Fund finance may not be the most glamorous corner of the alternative asset universe, but one experienced professional could barely contain his excitement at the sudden popularity of net asset value-based facilities. “I’ve been working in and exploring this area most of my career, and it’s finally really growing at a rapid rate,” said Leon Stephenson, London-based partner and co-head of the funds finance team at law firm Reed Smith, in a webinar last week entitled “Structuring NAV and hybrid fund finance facilities to PE funds”.
This newfound popularity has come about due to the economic paralysis caused by the covid-19 outbreak and the desperate need for liquidity. NAV facilities, which operate below the fund level and above the portfolio company level, are secured against the cashflows of the fund rather than – as is often the case with fund finance – against LP commitments. Stephenson says “record numbers” of these facilities are being put together, and they provide one answer to the liquidity crisis.
But funds viewing NAV facilities as an easy way to boost liquidity may have underestimated the practical difficulties. One participant drew attention to issues with Unrelated Business Taxable Income, which put the onus on very careful structuring of such facilities for US investors. For European investors, meanwhile, there is the possibility that Financial Conduct Authority or Prudential Regulation Authority approval may be required if security is being given over a regulated entity.
Given that they constitute a relatively new arrival in the fund finance market, some wonder whether the lenders themselves fully understand the nature of NAV facilities. “Some lenders want to go down to the operating company level with their due diligence, which is just not going to work, so we spend time with the lender to help them understand the portfolio, the structure of investments within the portfolio and the actual risk they are taking, which not all lenders understand,” said one fund manager source.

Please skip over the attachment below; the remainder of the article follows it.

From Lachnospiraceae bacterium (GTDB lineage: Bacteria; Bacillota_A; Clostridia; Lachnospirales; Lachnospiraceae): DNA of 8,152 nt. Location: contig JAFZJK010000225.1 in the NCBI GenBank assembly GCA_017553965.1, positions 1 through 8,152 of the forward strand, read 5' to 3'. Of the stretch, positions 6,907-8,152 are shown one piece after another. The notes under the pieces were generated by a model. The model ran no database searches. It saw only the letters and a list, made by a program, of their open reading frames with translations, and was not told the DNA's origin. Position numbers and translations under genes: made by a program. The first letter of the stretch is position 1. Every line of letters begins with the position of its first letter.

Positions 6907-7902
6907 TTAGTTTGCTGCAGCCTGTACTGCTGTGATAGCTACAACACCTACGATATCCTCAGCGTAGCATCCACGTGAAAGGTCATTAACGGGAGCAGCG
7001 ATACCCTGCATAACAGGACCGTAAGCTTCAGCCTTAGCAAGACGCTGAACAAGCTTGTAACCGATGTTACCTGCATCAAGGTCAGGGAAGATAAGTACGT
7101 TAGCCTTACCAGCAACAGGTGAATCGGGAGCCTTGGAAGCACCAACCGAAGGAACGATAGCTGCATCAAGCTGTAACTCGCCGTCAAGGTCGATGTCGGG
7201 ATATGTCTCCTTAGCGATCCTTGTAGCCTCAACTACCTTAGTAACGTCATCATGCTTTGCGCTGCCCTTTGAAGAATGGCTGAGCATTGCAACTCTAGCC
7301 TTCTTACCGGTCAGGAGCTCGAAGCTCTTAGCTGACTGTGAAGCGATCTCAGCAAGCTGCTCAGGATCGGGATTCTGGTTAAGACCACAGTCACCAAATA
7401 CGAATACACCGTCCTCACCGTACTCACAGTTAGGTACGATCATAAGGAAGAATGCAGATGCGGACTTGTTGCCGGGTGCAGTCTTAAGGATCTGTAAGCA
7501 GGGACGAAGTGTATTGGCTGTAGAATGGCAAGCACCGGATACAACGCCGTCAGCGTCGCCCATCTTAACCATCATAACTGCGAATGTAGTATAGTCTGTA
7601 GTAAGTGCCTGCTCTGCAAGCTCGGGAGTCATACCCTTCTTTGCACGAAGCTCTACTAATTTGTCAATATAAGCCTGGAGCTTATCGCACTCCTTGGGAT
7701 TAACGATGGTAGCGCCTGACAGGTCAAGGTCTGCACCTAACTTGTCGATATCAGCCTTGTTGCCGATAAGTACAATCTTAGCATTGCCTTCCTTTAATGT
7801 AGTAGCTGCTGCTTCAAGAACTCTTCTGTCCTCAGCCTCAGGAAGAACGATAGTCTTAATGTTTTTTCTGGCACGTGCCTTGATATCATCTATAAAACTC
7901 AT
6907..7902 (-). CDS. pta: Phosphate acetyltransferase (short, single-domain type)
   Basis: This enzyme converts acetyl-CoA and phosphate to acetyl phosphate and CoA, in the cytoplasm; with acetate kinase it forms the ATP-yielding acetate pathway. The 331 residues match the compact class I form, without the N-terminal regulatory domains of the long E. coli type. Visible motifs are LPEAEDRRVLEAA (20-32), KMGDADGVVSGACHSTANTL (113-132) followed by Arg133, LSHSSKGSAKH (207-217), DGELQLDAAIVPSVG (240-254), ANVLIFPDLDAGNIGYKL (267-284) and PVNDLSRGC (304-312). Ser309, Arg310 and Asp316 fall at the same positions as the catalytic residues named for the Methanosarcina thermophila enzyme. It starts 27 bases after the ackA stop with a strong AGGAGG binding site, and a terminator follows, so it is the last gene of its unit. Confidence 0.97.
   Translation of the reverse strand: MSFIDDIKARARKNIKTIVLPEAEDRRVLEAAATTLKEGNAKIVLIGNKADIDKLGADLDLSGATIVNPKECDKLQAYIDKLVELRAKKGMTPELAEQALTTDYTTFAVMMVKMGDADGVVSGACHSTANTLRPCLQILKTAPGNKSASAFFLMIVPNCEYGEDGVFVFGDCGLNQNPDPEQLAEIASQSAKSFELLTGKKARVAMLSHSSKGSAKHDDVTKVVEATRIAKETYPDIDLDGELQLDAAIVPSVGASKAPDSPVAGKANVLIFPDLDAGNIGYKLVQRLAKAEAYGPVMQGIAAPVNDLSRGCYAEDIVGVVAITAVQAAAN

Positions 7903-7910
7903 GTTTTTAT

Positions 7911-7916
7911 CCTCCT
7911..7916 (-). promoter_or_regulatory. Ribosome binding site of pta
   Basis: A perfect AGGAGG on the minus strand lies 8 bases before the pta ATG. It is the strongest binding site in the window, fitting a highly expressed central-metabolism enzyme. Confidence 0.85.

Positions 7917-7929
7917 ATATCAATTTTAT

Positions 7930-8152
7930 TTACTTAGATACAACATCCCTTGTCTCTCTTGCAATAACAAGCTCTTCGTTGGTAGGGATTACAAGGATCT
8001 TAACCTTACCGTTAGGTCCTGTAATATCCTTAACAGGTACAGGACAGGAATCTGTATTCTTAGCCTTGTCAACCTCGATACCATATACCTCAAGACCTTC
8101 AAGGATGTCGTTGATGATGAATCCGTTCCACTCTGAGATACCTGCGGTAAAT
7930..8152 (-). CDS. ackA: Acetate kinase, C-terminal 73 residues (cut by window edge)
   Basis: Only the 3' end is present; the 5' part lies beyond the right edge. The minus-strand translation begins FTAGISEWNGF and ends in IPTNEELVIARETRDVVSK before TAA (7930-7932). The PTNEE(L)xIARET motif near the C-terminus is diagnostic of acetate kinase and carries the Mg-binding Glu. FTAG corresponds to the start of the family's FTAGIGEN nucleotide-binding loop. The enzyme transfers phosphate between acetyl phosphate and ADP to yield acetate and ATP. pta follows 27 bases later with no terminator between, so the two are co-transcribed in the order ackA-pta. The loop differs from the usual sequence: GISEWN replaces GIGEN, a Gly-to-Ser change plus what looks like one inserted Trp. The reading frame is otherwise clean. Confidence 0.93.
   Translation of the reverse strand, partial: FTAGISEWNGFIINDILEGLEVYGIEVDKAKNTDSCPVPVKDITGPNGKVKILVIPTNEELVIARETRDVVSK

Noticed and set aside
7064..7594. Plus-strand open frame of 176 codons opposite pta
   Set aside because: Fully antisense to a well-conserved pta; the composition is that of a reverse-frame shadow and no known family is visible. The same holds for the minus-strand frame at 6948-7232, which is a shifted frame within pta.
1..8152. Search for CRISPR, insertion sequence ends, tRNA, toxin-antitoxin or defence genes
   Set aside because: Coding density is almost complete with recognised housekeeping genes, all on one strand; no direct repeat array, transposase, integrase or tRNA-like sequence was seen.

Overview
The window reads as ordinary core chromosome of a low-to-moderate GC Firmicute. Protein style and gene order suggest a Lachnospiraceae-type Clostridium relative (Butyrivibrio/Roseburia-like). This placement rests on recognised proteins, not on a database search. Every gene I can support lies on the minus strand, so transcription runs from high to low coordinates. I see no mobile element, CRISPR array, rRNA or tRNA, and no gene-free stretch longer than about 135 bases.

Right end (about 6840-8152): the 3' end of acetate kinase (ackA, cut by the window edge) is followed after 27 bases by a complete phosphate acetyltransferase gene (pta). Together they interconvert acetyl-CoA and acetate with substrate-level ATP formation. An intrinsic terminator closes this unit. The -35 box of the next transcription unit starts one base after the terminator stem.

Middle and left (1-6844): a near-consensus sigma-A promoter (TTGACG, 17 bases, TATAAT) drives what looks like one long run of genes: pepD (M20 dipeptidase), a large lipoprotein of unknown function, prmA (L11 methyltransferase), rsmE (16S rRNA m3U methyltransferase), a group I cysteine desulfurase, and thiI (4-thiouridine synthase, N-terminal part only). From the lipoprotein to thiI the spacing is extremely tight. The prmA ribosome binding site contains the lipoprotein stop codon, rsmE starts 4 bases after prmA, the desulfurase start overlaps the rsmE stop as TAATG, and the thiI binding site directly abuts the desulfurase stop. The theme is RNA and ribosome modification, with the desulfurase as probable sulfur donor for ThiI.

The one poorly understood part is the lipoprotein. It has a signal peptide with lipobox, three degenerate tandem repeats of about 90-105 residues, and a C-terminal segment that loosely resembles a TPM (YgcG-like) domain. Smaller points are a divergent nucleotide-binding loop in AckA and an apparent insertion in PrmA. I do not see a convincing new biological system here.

There is also a danger of the market becoming commoditised when its complex nature arguably demands tailored solutions. Gavin Rees, who heads Silicon Valley Bank’s global funds banking team in the UK, said he is often approached by intermediaries – rather than the GPs themselves – who don’t beat around the bush with the direct nature of their questions: How much can we get? How long can it [the facility] last? What will it cost?
Rees said he struggles with this approach and has his own list of questions by way of response, designed to foster more of a relationship-based approach: What’s the purpose of the facility? Where is it being used in the life of the fund? Why has the need for it arisen now? “Getting the rationale clear is essential,” he said.
When the need for them are well understood and the structuring can overcome any practical difficulties, it is clear that NAV facilities deserve to be seen as an increasingly valuable option to deal with current liquidity issues. As the webinar made clear, however, the challenges should not be underestimated.
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